Growing a peach tree


We live in Toronto and our soil is moist, but not wet. Our soil has sand silt and a little bit of clay.
Is our climate and soil suited for fruit trees? I want to grow a peach tree from a pit.  How do I do that?

We also have a problem. Trees grow in our yard and their roots are not too deep underground.


In Canada, climatic growing conditions are classified by hardiness zones. Toronto is generally in Zone 6, and there are many varieties of peaches and other fruit trees such as cherry, apple, pear and plum that do well in our zone. Peach trees can be an excellent addition to the urban garden and are quite tolerant of a variety of soil conditions. However, like most fruit trees, they do require well drained soil. You mention your soil is moist, but not wet and that you have a mix of sand, silt and clay. Before planting any fruit tree, you may want to test your drainage. You can do this by digging a hole 30 cm deep and 30 cm wide. Fill the hole with water and let drain overnight to saturate the soil. The next day fill the hole again with water and then measure the rate of drainage. Well drained soil should drain at about 5 cm an hour. If the drainage is less than 5 cm an hour, the soil may be too wet for most fruit trees. It is possible to improve soil drainage by amending your soil with compost and organic material.

Another important consideration when choosing fruit trees for your yard is to understand whether the tree is “self-fruitful” or requires another nearby tree for fertilization. Tart cherry, apricot and peach will self-pollinate and are fine to plant on their own. Apple, pear, plum and sweet cherry require pollen from another cultivar for fruit set. The government of Ontario has some excellent guidelines for planting and maintaining fruit trees in the home garden found here.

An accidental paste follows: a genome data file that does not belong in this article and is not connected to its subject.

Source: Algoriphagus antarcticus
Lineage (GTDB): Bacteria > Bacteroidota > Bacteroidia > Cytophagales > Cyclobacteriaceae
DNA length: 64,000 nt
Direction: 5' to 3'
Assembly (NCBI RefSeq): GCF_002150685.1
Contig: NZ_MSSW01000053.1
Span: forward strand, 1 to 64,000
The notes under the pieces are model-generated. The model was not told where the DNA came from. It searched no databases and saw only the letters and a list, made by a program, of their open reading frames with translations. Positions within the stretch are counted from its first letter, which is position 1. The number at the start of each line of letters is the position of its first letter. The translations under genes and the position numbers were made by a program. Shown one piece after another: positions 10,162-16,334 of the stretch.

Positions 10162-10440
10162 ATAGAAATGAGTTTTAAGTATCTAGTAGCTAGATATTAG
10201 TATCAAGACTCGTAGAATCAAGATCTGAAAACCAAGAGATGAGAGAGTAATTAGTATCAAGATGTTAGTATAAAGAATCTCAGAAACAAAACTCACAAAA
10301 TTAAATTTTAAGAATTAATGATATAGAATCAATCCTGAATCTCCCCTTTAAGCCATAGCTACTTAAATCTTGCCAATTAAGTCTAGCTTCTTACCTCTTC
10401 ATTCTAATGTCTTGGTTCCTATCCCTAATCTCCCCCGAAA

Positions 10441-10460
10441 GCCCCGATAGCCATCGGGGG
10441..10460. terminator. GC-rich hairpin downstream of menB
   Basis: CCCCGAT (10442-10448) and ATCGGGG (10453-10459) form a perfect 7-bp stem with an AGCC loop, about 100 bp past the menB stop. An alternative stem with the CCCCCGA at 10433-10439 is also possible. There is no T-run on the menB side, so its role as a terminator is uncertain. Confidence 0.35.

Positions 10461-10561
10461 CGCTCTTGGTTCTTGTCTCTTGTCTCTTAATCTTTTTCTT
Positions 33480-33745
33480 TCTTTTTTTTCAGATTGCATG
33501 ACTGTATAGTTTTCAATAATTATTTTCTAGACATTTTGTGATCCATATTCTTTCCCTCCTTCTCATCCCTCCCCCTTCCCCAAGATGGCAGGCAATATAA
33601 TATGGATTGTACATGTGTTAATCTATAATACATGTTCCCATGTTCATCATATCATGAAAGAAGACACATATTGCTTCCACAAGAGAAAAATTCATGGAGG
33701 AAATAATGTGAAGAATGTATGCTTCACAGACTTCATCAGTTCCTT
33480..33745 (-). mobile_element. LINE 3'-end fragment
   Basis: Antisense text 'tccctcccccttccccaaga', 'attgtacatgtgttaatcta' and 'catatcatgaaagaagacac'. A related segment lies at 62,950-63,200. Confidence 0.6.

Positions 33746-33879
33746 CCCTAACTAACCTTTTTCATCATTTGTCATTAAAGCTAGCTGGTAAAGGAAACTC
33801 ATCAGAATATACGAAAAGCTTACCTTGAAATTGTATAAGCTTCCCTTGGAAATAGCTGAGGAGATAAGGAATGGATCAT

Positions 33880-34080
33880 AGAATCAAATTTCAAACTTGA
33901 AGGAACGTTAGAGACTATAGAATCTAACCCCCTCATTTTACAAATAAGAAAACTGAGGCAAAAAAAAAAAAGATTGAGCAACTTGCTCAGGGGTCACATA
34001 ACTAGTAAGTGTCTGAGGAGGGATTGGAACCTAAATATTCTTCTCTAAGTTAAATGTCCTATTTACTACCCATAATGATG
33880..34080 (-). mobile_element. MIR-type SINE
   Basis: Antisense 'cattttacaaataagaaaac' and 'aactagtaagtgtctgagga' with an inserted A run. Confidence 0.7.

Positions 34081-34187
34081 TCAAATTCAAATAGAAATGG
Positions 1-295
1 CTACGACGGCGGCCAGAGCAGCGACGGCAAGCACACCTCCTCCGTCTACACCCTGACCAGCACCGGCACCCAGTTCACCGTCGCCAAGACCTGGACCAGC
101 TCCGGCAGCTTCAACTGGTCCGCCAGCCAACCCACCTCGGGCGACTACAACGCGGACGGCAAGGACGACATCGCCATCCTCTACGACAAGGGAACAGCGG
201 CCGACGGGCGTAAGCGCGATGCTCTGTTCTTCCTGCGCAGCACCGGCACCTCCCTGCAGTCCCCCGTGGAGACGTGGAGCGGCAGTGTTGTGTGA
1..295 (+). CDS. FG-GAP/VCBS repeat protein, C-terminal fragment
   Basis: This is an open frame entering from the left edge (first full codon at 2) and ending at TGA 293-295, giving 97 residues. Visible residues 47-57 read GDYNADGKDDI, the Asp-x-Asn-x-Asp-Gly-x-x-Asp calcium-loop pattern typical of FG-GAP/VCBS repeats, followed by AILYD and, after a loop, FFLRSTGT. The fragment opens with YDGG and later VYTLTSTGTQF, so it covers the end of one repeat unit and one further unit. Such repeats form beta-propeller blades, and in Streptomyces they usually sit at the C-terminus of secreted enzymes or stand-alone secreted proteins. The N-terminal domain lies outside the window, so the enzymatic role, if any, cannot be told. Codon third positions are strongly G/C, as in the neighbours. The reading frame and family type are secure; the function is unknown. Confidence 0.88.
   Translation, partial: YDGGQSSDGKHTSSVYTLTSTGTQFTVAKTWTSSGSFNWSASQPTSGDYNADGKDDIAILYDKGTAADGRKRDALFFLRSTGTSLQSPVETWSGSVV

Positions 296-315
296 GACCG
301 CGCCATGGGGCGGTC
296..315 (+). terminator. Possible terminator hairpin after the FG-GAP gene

While it is possible to germinate some varieties of peach pit, there is a good chance that the resulting plant won’t bear fruit, or that any fruit it does bear won’t be anything like the fruit of its parent. That is because fruit tree grown from seed rarely grow “true” to their parent’s characteristics. Almost all varietal fruit trees are grown by grafting a branch (the scion) from the desired fruit tree onto the roots of another type of tree (rootstock). The rootstock will determine the size and vigor of the tree, while the scion will determine the variety of fruit. Fruit trees are best transplanted as one or two-year-old stock.

In terms of your question regarding surface roots. Many species of tree naturally have shallow root systems. Roots need oxygen. In dense or very wet soil conditions shallow roots may further come to the surface to get the oxygen they need. If there are exposed roots in your lawn, you can cover them with a 5 cm layer of topsoil and overseed with grass in the early spring or late summer. You can repeat the process again the next season, but don’t add more than 10 cm of soil or you will risk cutting off the oxygen supply your roots need.